Beat CT Electric Rate Hike
It should be no surprise that CT’s electricity rates are spiking. Several factors are causing greater energy demand during a hot and rainy summer. However, we’re all about saving money on electricity and there are easy options available. Let’s figure out how to reduce the effect of these CT electric rate hikes.
CT’s New PTC Electric Rates
The new Price to Compare (PTC) rates have gone into effect on July 1, 2022. And they will remain until December 31, 2022. They are as follows:
- Eversource rates are 12.05 cents per kilowatt-hour (kWh).
- United Illuminating rates are 10.62 cents per kWh.
Eversource’s rates are a staggering 72% higher than last year’s July-December rate. And UI’s rates are 33% higher than their rates from the same period.
What’s Causing Electric Rate hikes?
The summer heat isn’t the only reason electric rates are on the rise. Pipeline constraints make it hard for New England’s gas-fired plants to get the gas they need to run. And while liquified natural gas (LNG) can be brought to three terminals in Boston, it’s more expensive and capacity is limited. And according to the Consumer Counsel for the State of Connecticut, the war in Ukraine is partially to blame. Russia has been the largest exporter of natural gas to Europe. And sanctions have led to higher global prices and increased demand. Which is a problem when natural gas is the source for about 38% of US electricity generation in the US.
How AC Affects Electricity Bills
A 2018 EIA energy report stating 12% of US home energy usage comes from air conditioning. However, in hot and humid regions, this can rise to as much as 27%. Which means limiting AC usage may be the best strategy to lowering costs.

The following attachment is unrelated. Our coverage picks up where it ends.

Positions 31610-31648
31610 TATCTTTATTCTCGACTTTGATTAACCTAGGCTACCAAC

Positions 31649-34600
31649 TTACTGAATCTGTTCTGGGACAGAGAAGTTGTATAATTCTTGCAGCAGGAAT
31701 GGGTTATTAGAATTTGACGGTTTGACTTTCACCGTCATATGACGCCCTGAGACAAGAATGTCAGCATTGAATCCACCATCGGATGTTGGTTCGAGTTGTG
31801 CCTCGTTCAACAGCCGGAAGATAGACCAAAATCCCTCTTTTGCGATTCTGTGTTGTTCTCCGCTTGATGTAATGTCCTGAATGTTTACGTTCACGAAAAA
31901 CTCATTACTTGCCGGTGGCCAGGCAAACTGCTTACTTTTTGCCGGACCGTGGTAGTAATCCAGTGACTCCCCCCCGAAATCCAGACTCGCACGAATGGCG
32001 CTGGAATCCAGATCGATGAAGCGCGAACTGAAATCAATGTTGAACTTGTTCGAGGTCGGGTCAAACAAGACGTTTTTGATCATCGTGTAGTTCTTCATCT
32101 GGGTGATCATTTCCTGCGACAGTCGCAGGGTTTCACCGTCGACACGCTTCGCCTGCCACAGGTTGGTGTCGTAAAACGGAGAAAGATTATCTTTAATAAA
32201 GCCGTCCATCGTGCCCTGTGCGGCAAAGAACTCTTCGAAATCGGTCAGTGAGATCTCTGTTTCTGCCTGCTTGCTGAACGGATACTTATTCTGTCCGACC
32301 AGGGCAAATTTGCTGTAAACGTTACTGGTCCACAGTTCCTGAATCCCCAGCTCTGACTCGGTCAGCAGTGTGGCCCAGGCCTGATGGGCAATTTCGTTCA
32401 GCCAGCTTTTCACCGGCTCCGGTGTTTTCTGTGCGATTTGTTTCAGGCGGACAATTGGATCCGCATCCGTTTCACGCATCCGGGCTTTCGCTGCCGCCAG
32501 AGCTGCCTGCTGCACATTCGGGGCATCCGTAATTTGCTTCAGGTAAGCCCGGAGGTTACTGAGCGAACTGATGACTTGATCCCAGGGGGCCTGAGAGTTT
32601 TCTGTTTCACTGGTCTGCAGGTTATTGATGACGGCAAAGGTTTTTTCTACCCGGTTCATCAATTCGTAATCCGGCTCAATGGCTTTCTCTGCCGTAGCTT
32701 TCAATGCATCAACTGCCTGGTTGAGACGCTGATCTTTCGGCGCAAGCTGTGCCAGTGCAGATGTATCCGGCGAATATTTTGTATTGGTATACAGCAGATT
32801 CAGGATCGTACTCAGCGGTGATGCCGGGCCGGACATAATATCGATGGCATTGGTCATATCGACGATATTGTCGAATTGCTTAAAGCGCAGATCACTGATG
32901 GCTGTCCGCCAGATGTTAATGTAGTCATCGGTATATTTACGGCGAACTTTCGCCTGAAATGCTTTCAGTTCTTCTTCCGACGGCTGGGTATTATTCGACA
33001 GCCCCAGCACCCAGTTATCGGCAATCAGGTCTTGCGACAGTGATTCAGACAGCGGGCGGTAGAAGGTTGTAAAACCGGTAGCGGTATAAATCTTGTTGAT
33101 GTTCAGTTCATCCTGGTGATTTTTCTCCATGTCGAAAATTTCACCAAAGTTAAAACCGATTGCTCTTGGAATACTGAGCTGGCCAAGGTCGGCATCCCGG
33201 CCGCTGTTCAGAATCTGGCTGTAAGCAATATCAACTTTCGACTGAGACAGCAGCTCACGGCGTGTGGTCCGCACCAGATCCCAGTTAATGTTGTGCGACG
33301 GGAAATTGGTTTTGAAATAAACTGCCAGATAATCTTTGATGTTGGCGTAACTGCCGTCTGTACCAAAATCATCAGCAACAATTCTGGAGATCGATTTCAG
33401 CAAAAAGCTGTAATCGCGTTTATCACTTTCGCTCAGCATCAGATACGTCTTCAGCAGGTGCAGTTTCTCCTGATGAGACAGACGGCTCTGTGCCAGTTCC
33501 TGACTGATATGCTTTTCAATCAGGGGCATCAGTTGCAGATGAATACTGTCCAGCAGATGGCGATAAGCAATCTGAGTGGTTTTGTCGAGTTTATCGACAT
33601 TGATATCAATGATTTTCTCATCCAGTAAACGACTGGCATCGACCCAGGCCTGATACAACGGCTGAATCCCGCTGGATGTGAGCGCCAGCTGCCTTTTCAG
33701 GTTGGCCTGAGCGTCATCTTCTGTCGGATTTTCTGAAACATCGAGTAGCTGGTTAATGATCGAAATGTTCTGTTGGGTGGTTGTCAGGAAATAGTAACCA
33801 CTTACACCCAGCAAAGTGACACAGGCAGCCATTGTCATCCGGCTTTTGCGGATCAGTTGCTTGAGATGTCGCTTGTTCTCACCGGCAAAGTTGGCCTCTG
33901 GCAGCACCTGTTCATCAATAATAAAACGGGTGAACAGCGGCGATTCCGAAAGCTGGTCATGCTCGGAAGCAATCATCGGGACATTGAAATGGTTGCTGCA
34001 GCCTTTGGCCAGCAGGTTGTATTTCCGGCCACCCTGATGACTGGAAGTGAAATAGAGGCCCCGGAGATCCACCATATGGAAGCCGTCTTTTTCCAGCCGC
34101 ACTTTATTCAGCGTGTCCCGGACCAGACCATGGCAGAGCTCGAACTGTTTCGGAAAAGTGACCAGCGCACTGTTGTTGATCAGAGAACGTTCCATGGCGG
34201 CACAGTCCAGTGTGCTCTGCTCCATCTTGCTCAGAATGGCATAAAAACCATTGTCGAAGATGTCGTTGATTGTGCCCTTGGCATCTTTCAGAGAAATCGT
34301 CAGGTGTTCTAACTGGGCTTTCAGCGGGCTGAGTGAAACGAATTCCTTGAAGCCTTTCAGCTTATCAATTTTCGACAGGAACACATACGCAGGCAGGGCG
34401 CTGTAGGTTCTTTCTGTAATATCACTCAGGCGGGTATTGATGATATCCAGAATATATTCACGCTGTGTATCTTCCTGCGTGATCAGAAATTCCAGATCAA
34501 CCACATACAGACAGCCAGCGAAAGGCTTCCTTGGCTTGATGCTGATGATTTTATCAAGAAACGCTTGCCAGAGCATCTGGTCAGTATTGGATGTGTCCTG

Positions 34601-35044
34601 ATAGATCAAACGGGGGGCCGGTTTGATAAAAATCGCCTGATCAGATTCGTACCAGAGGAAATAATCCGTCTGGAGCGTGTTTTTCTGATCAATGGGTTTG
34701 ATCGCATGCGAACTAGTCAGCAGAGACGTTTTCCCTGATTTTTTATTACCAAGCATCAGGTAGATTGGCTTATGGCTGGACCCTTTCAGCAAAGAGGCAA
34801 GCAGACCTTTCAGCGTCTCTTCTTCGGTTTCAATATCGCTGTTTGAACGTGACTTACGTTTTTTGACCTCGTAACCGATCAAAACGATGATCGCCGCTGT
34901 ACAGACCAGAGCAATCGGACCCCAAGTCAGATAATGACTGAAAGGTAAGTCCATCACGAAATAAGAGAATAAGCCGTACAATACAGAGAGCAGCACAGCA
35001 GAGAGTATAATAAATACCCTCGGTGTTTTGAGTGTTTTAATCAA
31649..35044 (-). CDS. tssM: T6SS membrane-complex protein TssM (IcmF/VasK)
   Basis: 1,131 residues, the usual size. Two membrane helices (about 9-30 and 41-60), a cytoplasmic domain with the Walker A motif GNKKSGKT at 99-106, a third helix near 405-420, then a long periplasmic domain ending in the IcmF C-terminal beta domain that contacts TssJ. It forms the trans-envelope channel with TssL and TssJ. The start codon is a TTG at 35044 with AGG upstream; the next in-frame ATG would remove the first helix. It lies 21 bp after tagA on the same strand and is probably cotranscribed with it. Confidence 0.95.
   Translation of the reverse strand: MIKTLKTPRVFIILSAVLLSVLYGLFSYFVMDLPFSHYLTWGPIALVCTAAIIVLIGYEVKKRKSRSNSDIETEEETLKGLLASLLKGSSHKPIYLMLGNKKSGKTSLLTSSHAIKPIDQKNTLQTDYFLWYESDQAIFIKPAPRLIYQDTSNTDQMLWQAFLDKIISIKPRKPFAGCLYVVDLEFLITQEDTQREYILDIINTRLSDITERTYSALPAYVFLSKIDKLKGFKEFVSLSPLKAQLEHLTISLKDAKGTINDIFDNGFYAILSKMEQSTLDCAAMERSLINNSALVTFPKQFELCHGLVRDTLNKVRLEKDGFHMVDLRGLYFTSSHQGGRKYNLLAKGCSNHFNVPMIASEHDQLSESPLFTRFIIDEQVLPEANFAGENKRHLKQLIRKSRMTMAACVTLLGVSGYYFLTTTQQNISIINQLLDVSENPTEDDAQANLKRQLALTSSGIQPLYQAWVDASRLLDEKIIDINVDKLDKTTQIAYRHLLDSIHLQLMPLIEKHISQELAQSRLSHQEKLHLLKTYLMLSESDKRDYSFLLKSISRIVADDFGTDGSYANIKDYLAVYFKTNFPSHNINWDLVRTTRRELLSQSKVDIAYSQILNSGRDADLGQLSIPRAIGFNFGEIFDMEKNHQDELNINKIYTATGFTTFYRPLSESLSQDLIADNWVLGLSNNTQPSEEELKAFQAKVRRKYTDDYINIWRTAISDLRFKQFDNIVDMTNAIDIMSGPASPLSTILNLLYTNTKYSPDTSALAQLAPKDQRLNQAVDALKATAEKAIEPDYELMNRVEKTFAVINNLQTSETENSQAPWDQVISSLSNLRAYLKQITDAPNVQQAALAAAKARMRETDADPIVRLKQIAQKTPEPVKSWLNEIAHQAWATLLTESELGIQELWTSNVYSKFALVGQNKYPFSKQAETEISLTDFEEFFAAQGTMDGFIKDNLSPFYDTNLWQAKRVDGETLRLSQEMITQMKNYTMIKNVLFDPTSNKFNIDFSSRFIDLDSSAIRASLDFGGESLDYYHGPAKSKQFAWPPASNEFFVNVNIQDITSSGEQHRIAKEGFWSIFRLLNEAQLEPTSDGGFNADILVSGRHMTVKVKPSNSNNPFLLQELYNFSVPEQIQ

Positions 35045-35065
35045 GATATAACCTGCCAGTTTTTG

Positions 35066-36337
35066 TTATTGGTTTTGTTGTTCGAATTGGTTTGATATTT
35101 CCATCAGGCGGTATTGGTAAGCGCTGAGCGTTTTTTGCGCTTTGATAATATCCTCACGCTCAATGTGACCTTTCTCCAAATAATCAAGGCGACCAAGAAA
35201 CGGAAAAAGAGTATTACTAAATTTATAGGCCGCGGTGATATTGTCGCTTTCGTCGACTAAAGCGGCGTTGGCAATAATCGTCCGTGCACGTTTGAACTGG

Four Tips to Lower Electric Costs
- Update or Replace Windows
Drafty windows without energy efficient coatings can account for 25% – 30% of heating and cooling use. So it’s important to check your windows and consider sealing or replacing them. If you do replace your windows, look for windows with a low U-factor and low Solar Heat Gain. Lower numbers mean more heat stays in during the winter and stays out during the summer.
- Install a Programmable Thermostat
Did you know you could save up to 10% a year by turning back your thermostat 7 to 8 degrees for 8 hours of the day. And an automatic thermostat can do that for you like clockwork. So you can have the heat down while you’re sleeping or out at the job.
- Install a Ceiling Fan
According to the Department of Energy, a good ceiling fan can keep you cool for cheaper. However, ceiling fans work best when the blades are 7-9 feet from the floor and 10-12 inches below the ceiling. If possible, go for an Energy Star certified ceiling fans.
- Replace HVAC Air Filters
When you do have to use your AC, make sure it’s working at peak efficiency. And the best way to do that is to clean and replace its air filters. According to the Department of Energy, clean air filters make AC units use 5% to 15% less energy.
AC Usage Affects Electric Bills
Electricity rates are significantly higher than they were at this time, last year. So now’s the time to cut costs even while staying cool and comfy. The tips above are just some of the ways you can save money.
You can keep up with the news that affects your bills at https://www.ctenergyratings.com. You can also shop for great plans and find ways to save money on lower electricity rates.